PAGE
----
Samanthe: I loved the "wedding dare" concept as soon as I heard it, but, to be honest, I didn't think it would play too much into my story, because shy Sophie would NEVER deal herself into a dare like that and say, "I'm going to bag the best man!" But Sophie surprised me! She turned out to be quite the dare-devil, much to Logan's delight. He's a little less delighted when he finds out he's been the target of not one, but two bridesmaids. I think he says something like, "My God, I've been passed around like a canapé." :)
Diane: It was a great way to push the characters, the women in particular, into action. And I love the idea of all these strong, independent women making these bets, while the men are COMPLETELY clueless. They're just carrying on, without a clue that they're being auctioned off to the highest bidder. It just creates the perfect setup for a week of fun for our girls. My girl, Christine, doesn't join in the bet. She's too upset because Tyler is back in her life after years of nothing. So to say it throws her off when he's claimed by someone else is the understatement of the year. ;)
Laura: Dares can be fun and sexy and filled with conflict in general, so I thought it was a great way to tie the series together and create an inciting incident to kick it all off. In my prequel story, I incorporated the idea of the dare by making it a standing part of the couple's backstory — part of their rivalry included daring and betting one another to do things. They just never thought it would go so far ...
Tessa: We needed to give these women a push to send them after the groomsmen. They are all driven individuals who would have a hard time turning down a challenge, especially when presented by their college best friends/sorority sisters. It made the series fun and gave us a jumping off point at their first initial meeting to send them off in different directions.
Q: Did you have any interesting plot or character continuity goofs along the way? How did you make sure none of the stories contradicted one another?
Samanthe: OK, yes, Creepy Glen! We ... cough, cough ...Tessa (whew, 'scuse me, I sneezed), came up with the idea of a weird, on-the-make guy who would wander through all of our stories, showing up at the most awkward times and generally making a nuisance of himself. I think, at the end, we were going to discover Glen had absolutely no connection to the wedding and was basically crashing the whole thing. He never made it to the page, for a lot of reasons, but Creepy Glen will forever live in my heart.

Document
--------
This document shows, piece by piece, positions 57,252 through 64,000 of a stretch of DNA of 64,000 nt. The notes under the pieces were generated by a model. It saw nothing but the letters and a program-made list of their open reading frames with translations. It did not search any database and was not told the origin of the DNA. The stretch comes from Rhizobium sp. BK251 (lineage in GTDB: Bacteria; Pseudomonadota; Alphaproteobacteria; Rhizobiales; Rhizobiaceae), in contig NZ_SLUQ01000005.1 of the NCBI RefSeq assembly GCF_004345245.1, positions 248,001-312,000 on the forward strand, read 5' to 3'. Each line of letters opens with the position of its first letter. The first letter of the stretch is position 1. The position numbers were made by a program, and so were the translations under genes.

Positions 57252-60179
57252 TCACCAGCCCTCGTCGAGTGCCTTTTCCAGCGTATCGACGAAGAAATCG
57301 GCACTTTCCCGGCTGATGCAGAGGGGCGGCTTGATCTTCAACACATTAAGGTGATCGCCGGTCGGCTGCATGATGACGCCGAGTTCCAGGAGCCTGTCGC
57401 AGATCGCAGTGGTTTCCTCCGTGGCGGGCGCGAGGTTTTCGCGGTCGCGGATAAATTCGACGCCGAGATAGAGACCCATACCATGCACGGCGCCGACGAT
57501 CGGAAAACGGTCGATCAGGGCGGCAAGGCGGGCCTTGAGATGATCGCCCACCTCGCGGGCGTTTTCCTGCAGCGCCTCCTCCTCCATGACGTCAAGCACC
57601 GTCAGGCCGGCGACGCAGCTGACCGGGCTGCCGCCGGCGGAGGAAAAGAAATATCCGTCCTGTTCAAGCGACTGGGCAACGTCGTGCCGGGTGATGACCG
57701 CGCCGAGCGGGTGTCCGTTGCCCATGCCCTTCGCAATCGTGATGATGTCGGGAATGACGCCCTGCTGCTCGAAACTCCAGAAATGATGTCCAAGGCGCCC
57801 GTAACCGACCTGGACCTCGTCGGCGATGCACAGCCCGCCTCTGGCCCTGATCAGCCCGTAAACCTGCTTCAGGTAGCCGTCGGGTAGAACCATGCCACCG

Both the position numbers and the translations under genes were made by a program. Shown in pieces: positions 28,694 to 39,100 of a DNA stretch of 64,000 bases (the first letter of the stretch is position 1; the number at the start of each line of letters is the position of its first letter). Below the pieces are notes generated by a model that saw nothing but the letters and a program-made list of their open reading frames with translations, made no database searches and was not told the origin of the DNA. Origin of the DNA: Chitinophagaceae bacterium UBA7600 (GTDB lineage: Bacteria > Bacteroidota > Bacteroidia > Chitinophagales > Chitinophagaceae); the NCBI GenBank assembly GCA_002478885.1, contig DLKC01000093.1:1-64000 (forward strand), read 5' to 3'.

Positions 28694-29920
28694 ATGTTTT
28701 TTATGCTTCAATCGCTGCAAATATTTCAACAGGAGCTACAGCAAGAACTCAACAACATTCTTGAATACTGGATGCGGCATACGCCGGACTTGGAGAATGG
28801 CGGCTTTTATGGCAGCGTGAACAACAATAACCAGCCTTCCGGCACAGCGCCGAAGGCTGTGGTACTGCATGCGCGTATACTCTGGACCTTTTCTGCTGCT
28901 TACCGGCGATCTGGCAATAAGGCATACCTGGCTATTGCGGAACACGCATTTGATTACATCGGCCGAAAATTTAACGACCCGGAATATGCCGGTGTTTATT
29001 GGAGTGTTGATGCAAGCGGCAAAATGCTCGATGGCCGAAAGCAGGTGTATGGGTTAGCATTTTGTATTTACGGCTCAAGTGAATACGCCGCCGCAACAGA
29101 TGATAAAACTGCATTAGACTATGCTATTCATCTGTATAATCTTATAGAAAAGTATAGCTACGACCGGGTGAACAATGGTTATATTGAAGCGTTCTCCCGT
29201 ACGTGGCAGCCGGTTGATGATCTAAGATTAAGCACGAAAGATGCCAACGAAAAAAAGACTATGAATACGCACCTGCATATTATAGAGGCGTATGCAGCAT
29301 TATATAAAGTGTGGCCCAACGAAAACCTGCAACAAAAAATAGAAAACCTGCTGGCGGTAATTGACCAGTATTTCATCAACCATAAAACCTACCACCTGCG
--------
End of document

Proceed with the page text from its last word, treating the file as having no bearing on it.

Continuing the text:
Diane: OMG, Creepy Glen. We loved him, but he was cut from the book, haha! I think I kept a character named Glen, though. Maaaaybe. But I think the main thing came from making sure that we didn't confuse characters. I accidentally, after weeks and weeks of editing/writing, had it in my head that my heroine and hero, Christine and Tyler, were siblings ... which would have made my book a WHOLE other genre. Ha!
Laura: Most of my consistency issues came with Diane's book, because her hero is my heroine's older brother, and her heroine was my heroine's roommate, so we had to coordinate a lot. Otherwise, I got out of a lot of the heavy lifting by writing a story that took place at a different time than the other four. You can't imagine the work the other four did — I have a ton of respect for the planning that went into the Wedding Dare series!
Tessa: I had the brilliant idea (not) that was Creepy Glen. I thought it would be funny to have a recurring guest in all of our books who is basically a slimy wedding guest who keeps popping up at inopportune moments and making passes at the girls. Not surprisingly, he was nixed in his inception. RIP Creepy Glen.
Katee: *salutes Creepy Glen* He was the greatest idea ... or so we thought. But we nixed a lot of the problems before we even started writing because we had a REALLY intense timeline set up that we shared with each other. On that timeline, we saw where any given character was at any given time, and had access to our overall timeline. It helped save us from any huge snafus, as well as the fact that we all read each others' books with an eye for keeping things consistent. It was a huge task, but it was truly amazing seeing it all come together!
Find out more about the authors at their websites: